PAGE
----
Vampires are mythological or folkloric beings who subsist by feeding on the life essence (generally in the form of blood) of living creatures regardless of them being undead or a living person.[1][2][3][4][5][6] In folkloric tales, vampires often visited loved ones and caused mischief or deaths in the neighbourhoods they inhabited when they were alive. They wore shrouds and were often described as bloated and of ruddy or dark countenance. This is markedly different from modern fictional portrayals of gaunt, pale vampires beginning in the early 19th century. Although vampiric entities have been recorded in many cultures and according to speculation by literary historian Brian Frost that the “belief in vampires and bloodsucking demons is as old as man himself”, and may go back to “prehistoric times”,[7] the term vampire was not popularized until the early 18th century, after an influx of vampire superstition into Western Europe from areas where vampire legends were frequent, such as the Balkans and Eastern Europe,[8] although local variants were also known by different names, such as vampir (вампир) in Serbia and Bulgaria, vrykolakas in Greece and strigoi in Romania. This increased level of vampire superstition in Europe led to mass hysteria and in some cases resulted in corpses actually being staked and people being accused of vampirism.

Etymology

The Oxford English Dictionary dates the first appearance of the word vampire in English from 1734, in a travelogue titled Travels of Three English Gentlemen published in the Harleian Miscellany in 1745.[11][12] Vampires had already been discussed in German literature.[13] After Austria gained control of northern Serbia and Oltenia in 1718, officials noted the local practice of exhuming bodies and “killing vampires”

APPEARANCE

It is difficult to make a single, definitive description of the folkloric vampire, though there are several elements common to many European legends. Vampires were usually reported as bloated in appearance, and ruddy, purplish, or dark in colour; these characteristics were often attributed to the recent drinking of blood. Indeed, blood was often seen seeping from the mouth and nose when one was seen in its shroud or coffin and its left eye was often open.[29] It would be clad in the linen shroud it was buried in, and its teeth, hair, and nails may have grown somewhat, though in general fangs were not a feature.[30]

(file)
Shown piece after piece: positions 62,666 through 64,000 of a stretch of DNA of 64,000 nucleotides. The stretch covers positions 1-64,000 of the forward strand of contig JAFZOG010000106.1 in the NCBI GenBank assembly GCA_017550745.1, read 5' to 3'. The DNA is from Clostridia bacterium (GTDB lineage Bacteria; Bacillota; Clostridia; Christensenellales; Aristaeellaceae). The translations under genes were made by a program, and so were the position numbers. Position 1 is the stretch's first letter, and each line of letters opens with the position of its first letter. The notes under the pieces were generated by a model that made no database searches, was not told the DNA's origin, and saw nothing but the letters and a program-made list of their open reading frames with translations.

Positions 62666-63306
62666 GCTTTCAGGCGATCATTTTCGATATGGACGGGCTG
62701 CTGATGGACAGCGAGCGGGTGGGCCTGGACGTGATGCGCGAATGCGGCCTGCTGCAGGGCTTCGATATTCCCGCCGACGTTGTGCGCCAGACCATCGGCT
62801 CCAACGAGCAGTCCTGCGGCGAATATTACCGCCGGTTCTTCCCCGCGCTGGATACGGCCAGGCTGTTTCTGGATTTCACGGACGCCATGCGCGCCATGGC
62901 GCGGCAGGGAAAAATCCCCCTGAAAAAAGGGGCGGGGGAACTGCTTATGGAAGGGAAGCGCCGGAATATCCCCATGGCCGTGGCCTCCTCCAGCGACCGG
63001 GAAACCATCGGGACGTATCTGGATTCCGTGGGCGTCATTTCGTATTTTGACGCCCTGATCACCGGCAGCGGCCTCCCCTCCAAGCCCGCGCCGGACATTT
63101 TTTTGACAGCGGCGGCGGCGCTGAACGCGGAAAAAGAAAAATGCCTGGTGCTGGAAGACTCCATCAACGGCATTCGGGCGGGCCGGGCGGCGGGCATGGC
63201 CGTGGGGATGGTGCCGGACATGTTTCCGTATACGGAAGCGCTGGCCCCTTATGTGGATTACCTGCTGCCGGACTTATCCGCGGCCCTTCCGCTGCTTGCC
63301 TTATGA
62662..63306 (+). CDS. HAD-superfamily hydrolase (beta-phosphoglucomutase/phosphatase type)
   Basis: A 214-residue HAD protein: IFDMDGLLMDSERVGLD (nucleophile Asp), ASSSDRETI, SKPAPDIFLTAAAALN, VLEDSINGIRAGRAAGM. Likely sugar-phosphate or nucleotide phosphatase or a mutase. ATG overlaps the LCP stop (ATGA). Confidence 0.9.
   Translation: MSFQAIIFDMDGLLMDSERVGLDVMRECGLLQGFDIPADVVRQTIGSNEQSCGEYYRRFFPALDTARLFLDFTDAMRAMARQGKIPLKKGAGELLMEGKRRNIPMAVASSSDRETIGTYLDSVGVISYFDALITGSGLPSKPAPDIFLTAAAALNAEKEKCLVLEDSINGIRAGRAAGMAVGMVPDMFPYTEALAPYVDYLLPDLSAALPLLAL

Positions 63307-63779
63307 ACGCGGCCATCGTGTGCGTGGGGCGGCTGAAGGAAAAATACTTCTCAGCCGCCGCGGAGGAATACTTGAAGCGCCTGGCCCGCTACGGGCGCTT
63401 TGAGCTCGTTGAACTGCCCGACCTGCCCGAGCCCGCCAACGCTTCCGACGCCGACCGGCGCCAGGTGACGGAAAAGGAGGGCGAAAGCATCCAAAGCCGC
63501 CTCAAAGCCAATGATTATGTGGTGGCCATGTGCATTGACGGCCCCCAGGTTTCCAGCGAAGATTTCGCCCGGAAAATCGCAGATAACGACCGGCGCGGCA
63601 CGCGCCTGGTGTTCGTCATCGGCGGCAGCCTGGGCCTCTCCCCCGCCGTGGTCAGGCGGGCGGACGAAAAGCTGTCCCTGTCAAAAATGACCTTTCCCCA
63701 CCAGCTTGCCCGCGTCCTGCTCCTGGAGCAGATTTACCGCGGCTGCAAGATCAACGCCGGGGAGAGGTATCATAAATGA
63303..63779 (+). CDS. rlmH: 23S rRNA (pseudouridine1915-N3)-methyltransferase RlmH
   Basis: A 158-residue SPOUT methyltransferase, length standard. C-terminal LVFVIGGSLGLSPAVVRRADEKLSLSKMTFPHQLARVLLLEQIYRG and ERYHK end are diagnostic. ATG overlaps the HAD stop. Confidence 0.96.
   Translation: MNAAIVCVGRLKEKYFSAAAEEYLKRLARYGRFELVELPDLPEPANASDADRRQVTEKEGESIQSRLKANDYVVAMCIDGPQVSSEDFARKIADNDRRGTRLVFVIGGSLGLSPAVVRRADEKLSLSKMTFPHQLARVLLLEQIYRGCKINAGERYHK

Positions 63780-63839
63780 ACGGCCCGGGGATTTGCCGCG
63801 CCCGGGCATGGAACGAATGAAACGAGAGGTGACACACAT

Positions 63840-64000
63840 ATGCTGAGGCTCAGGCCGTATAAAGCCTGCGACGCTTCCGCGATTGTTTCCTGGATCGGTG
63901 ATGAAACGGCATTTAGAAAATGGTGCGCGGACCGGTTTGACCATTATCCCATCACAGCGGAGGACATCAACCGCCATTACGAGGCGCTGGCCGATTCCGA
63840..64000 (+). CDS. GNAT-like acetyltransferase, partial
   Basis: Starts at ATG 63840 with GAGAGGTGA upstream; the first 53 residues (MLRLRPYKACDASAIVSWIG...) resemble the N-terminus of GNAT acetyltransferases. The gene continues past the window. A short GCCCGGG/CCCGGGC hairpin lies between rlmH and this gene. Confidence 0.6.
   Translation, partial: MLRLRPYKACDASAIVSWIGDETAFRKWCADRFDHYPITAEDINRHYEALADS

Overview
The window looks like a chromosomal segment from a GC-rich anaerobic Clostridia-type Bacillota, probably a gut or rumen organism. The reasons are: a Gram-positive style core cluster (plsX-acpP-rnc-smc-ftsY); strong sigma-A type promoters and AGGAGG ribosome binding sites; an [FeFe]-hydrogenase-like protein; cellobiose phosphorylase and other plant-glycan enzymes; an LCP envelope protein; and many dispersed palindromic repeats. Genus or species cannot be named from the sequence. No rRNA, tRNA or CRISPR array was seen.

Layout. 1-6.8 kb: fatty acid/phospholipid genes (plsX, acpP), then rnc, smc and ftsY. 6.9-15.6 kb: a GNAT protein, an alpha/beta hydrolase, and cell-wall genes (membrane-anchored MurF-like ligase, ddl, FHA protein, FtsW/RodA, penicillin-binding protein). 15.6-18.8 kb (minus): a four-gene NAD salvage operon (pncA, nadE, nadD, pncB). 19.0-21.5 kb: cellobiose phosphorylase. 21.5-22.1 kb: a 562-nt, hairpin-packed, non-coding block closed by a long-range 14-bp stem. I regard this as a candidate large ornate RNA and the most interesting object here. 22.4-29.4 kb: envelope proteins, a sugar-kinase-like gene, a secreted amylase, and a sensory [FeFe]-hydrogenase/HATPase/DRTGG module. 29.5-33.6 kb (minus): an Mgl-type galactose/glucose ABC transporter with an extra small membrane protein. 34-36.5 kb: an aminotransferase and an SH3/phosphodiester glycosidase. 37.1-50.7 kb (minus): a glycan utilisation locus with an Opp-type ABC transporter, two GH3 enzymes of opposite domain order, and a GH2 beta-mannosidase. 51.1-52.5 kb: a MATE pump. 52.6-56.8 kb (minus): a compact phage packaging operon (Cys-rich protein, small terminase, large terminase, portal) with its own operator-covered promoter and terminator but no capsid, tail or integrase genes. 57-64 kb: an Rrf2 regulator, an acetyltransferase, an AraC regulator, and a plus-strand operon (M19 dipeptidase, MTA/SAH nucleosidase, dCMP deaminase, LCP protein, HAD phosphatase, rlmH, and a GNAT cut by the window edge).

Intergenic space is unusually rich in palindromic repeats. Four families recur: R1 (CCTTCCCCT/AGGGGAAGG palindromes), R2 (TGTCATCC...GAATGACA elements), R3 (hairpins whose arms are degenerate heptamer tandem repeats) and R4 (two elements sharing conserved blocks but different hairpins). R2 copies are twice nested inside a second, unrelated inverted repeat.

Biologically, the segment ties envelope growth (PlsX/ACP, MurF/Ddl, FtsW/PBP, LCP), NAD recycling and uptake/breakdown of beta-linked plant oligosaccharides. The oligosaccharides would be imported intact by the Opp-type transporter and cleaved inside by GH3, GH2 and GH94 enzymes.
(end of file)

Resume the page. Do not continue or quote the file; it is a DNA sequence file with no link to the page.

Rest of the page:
Creating vampires

The causes of vampiric generation were many and varied in original folklore. In Slavic and Chinese traditions, any corpse which was jumped over by an animal, particularly a dog or a cat, was feared to become one of the undead.[31] A body with a wound which had not been treated with boiling water was also at risk. In Russian folklore, vampires were said to have once been witches or people who had rebelled against the Church while they were alive

PROTECTION

Apotropaics—mundane or sacred items able to ward off revenants—such as garlic[43] or holy water are common in vampire folklore. The items vary from region to region; a branch of wild rose and hawthorn plant are said to harm vampires; in Europe, sprinkling mustard seeds on the roof of a house was said to keep them away.

ORIGINS

Many theories for the origins of vampire beliefs have been offered as an explanation for the superstition, and sometimes mass hysteria, caused by vampires. Everything ranging from premature burial to the early ignorance of the body’s decomposition cycle after death has been cited as the cause for the belief in vampires.

Ambrogio was a young adventurer. Born and raised in Italy, he had always longed to travel to Greece to have his fortune told by the Oracle of Delphi. When he was an adult, he got on a boat and sailed to the western edge of Greece, near Astakos. He traveled east until he eventually reached the city of Delphi.

Delphi was home to a great temple of Apollo, the sun god. It was also the home of the Pythia, better known as the Oracles. The Pythia would sit in a chamber within the temple and speak of prophecies, inspired by Apollo, to those who came to seek the Oracle’s wisdom.

When Ambrogio finally arrived at the temple, he went to speak to the Pythia. The Pythia, whose words were often cryptic, said only a few words: “The curse. The moon. The blood will run.”

He couldn’t sleep that night. He stayed awake outside of the temple, pondering the meaning of the Pythia’s words. As the sun rose in the morning he realized that he had not slept. As he walked back toward the town he saw a beautiful woman dressed in white robes walking to the temple. He ran over to her and introduced himself.

LOVE STORY OF A VAMPIRE

Her name was Selene, and she was a maiden of the temple. Her sister was the Oracle, and so Selene tended to the temple and took care of her sister while in her entranced state.